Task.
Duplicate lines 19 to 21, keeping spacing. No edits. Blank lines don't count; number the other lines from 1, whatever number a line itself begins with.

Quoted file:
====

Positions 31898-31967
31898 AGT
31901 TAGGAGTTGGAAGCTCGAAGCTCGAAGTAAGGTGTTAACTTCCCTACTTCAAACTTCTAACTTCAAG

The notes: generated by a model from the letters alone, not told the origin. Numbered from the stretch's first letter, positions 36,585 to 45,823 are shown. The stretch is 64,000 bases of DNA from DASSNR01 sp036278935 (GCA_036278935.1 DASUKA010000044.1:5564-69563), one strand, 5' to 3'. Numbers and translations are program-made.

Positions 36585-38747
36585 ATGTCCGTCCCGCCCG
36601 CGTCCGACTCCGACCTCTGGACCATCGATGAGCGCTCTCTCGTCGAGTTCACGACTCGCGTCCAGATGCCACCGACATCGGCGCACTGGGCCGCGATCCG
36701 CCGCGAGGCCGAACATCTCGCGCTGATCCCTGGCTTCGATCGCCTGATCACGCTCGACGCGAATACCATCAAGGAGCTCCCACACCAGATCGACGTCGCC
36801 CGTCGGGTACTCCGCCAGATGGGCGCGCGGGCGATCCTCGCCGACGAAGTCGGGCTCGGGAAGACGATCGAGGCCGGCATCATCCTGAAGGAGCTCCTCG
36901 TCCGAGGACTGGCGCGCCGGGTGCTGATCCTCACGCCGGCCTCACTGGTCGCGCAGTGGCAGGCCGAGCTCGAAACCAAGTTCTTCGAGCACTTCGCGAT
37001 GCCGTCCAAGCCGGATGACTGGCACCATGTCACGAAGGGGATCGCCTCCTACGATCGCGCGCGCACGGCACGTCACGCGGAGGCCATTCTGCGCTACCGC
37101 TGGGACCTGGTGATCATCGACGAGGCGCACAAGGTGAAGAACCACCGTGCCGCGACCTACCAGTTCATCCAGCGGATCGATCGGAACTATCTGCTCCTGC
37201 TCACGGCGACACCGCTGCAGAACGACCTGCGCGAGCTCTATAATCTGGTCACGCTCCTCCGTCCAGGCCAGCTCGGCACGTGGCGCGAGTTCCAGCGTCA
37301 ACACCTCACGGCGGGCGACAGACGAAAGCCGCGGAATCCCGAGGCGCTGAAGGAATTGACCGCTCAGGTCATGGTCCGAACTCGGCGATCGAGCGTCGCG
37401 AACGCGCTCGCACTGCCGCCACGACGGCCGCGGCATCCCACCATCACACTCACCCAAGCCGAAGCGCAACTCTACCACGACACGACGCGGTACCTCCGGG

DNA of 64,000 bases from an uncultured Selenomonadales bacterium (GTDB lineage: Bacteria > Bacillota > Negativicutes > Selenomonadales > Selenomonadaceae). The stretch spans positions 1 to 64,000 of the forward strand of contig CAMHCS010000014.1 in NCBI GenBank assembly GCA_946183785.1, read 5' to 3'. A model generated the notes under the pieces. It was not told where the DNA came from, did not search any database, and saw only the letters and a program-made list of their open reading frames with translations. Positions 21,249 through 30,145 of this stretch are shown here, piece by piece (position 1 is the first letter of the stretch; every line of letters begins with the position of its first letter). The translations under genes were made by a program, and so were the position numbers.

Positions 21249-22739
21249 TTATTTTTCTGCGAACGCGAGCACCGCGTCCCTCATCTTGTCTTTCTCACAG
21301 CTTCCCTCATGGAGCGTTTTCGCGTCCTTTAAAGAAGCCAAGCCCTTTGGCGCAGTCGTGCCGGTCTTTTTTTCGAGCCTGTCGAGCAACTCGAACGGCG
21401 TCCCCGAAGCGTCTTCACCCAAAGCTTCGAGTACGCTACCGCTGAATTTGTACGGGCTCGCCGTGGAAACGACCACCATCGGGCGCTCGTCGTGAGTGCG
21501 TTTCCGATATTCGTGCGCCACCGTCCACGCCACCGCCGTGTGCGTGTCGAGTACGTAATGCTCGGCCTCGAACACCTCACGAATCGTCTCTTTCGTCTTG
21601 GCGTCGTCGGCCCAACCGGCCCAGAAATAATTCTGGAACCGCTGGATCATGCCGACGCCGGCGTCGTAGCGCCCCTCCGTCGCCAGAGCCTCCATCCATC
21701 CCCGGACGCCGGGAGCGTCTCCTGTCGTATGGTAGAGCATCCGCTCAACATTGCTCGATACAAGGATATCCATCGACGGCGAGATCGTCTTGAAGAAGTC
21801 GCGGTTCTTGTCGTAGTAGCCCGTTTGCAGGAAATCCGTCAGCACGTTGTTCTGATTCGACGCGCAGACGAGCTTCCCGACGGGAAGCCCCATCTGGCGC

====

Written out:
21301 CTTCCCTCATGGAGCGTTTTCGCGTCCTTTAAAGAAGCCAAGCCCTTTGGCGCAGTCGTGCCGGTCTTTTTTTCGAGCCTGTCGAGCAACTCGAACGGCG
21401 TCCCCGAAGCGTCTTCACCCAAAGCTTCGAGTACGCTACCGCTGAATTTGTACGGGCTCGCCGTGGAAACGACCACCATCGGGCGCTCGTCGTGAGTGCG
21501 TTTCCGATATTCGTGCGCCACCGTCCACGCCACCGCCGTGTGCGTGTCGAGTACGTAATGCTCGGCCTCGAACACCTCACGAATCGTCTCTTTCGTCTTG